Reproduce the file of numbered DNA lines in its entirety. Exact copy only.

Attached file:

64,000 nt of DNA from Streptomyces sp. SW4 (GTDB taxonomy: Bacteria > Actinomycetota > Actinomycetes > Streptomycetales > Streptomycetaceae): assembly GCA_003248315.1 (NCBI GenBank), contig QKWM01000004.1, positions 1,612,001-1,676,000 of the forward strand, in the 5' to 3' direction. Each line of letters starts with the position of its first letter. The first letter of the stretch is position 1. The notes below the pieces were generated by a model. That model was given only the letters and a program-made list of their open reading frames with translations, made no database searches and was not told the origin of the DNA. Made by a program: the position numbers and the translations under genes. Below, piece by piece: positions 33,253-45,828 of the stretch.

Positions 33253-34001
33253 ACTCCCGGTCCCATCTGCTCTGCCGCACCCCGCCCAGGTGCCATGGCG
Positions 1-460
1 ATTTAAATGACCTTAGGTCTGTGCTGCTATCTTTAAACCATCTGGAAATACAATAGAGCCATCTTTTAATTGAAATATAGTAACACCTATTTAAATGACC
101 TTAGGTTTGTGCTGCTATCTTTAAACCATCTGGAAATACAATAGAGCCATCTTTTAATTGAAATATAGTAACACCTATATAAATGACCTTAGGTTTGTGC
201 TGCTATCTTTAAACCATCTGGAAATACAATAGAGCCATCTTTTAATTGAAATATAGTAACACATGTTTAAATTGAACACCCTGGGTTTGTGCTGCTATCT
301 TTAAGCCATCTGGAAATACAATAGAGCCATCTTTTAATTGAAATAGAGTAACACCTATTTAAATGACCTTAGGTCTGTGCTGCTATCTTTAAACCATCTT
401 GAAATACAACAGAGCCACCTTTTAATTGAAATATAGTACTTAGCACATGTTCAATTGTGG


64,000 nt of DNA from Streptomyces sp. SW4 (GTDB taxonomy: Bacteria > Actinomycetota > Actinomycetes > Streptomycetales > Streptomycetaceae): assembly GCA_003248315.1 (NCBI GenBank), contig QKWM01000004.1, positions 1,612,001-1,676,000 of the forward strand, in the 5' to 3' direction. Each line of letters starts with the position of its first letter. The first letter of the stretch is position 1. The notes below the pieces were generated by a model. That model was given only the letters and a program-made list of their open reading frames with translations, made no database searches and was not told the origin of the DNA. Made by a program: the position numbers and the translations under genes. Below, piece by piece: positions 33,253-45,828 of the stretch.

Positions 33253-34001
33253 ACTCCCGGTCCCATCTGCTCTGCCGCACCCCGCCCAGGTGCCATGGCG
Positions 1-460
1 ATTTAAATGACCTTAGGTCTGTGCTGCTATCTTTAAACCATCTGGAAATACAATAGAGCCATCTTTTAATTGAAATATAGTAACACCTATTTAAATGACC
101 TTAGGTTTGTGCTGCTATCTTTAAACCATCTGGAAATACAATAGAGCCATCTTTTAATTGAAATATAGTAACACCTATATAAATGACCTTAGGTTTGTGC
201 TGCTATCTTTAAACCATCTGGAAATACAATAGAGCCATCTTTTAATTGAAATATAGTAACACATGTTTAAATTGAACACCCTGGGTTTGTGCTGCTATCT
301 TTAAGCCATCTGGAAATACAATAGAGCCATCTTTTAATTGAAATAGAGTAACACCTATTTAAATGACCTTAGGTCTGTGCTGCTATCTTTAAACCATCTT
401 GAAATACAACAGAGCCACCTTTTAATTGAAATATAGTACTTAGCACATGTTCAATTGTGG